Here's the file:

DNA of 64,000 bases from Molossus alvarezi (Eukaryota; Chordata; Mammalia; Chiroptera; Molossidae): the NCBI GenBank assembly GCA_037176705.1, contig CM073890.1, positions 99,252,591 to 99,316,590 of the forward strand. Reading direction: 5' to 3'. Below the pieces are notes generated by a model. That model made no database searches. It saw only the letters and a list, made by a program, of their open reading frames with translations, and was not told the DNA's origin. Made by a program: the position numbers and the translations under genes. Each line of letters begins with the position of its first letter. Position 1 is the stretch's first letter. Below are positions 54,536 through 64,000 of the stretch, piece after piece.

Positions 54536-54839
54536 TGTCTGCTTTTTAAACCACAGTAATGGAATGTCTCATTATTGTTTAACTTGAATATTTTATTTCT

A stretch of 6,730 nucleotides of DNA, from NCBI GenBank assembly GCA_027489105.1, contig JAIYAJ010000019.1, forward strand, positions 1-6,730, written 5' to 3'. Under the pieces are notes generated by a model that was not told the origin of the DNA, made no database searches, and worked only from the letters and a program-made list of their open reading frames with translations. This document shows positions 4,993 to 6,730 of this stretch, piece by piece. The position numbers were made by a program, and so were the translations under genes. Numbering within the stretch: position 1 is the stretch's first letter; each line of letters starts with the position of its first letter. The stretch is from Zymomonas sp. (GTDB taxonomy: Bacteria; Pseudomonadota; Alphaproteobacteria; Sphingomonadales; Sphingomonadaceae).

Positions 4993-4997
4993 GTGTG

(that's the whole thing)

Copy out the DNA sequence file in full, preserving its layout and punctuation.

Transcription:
DNA of 64,000 bases from Molossus alvarezi (Eukaryota; Chordata; Mammalia; Chiroptera; Molossidae): the NCBI GenBank assembly GCA_037176705.1, contig CM073890.1, positions 99,252,591 to 99,316,590 of the forward strand. Reading direction: 5' to 3'. Below the pieces are notes generated by a model. That model made no database searches. It saw only the letters and a list, made by a program, of their open reading frames with translations, and was not told the DNA's origin. Made by a program: the position numbers and the translations under genes. Each line of letters begins with the position of its first letter. Position 1 is the stretch's first letter. Below are positions 54,536 through 64,000 of the stretch, piece after piece.

Positions 54536-54839
54536 TGTCTGCTTTTTAAACCACAGTAATGGAATGTCTCATTATTGTTTAACTTGAATATTTTATTTCT

A stretch of 6,730 nucleotides of DNA, from NCBI GenBank assembly GCA_027489105.1, contig JAIYAJ010000019.1, forward strand, positions 1-6,730, written 5' to 3'. Under the pieces are notes generated by a model that was not told the origin of the DNA, made no database searches, and worked only from the letters and a program-made list of their open reading frames with translations. This document shows positions 4,993 to 6,730 of this stretch, piece by piece. The position numbers were made by a program, and so were the translations under genes. Numbering within the stretch: position 1 is the stretch's first letter; each line of letters starts with the position of its first letter. The stretch is from Zymomonas sp. (GTDB taxonomy: Bacteria; Pseudomonadota; Alphaproteobacteria; Sphingomonadales; Sphingomonadaceae).

Positions 4993-4997
4993 GTGTG